The United Nations Development Program (UNDP) and Türkiye are working together for the removal of nearly 200 million tons of debris following the devastating earthquakes and wastewater management, the former’s Türkiye representative has said, calling on the international community to continue to offer expertise in these fields.
“According to our assessment, there is 200 million tons of waste, the size of 70,000 football fields and twice the size of Manhattan. The lesson from our previous experiences is that this is all recyclable, but it takes time and planning. It should definitely not be thrown into places such as dried river beds, because then it may bring new disasters such as flooding. We are working very closely with the Environment Ministry on this issue,” UNDP Türkiye Representative Louisa Vinton told daily Hürriyet in an interview.
Eleven provinces in the Southeastern Anatolian Region of Türkiye were severely hit by two 7.7 and 7.6 magnitude major earthquakes, respectively, on Feb. 6, and claimed the lives of more than 45,000 people. The disaster left Hatay, Kahramanmaraş and Adıyaman almost flattened and the rest with tens of thousands of heavily damaged buildings.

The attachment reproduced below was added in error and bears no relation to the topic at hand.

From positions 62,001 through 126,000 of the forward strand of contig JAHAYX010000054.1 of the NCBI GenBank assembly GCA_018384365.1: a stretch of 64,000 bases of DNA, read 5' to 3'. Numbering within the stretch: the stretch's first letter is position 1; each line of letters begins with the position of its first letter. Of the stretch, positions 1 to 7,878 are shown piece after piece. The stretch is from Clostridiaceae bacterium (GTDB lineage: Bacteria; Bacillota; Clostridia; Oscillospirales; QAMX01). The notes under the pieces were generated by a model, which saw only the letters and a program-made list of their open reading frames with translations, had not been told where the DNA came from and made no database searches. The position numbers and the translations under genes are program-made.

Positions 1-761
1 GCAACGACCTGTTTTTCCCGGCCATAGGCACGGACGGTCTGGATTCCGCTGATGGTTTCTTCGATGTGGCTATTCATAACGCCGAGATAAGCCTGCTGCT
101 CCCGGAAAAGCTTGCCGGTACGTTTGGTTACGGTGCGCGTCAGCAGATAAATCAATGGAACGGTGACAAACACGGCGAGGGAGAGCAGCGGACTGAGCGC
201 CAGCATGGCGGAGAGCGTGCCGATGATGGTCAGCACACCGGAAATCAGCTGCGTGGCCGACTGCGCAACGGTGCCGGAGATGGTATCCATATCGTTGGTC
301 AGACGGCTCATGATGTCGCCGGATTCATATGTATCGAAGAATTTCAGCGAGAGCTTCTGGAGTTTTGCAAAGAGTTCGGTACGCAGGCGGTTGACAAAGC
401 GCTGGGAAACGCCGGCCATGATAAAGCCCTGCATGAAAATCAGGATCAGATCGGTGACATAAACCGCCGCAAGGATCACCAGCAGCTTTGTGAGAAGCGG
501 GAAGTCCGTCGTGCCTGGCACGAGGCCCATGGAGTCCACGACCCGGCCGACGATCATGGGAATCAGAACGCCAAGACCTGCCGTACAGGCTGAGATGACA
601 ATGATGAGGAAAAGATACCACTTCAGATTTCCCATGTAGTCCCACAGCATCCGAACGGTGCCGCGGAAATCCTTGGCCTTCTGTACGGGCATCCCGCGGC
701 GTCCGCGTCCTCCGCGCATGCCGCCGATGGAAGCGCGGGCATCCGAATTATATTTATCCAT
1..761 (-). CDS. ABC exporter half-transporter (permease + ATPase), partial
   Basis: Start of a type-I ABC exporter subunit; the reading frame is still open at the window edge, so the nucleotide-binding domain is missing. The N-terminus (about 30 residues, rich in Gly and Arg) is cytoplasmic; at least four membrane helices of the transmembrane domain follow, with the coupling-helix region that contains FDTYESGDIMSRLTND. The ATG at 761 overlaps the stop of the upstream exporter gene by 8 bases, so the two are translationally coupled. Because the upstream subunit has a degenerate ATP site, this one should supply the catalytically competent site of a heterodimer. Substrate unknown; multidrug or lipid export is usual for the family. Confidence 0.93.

Vinton highlighted the importance of debris management, stressing, “This debris can be removed and managed in about two years, but this may change depending on the number of trucks, organization and planning. As UNDP, we requested a fund of $113.5 million for waste management.”
Among the priorities of UNDP are water supplies, waste management, hygiene, removing debris and providing job opportunities to both Turkish nationals and refugees in the earthquake zone. The damage assessment and the analysis for needs by UNDP have a critical role in guiding the international community to shape financial support in the process.
“We will use a part of our budget for emergency wastewater management and the supply of hygiene materials. We also requested mobile toilets, but we saw that if proper cleaning is not done, these can cause bigger problems,” she said, recalling many earthquake victims cannot reach a clean water source, and cannot shower or wash clothes.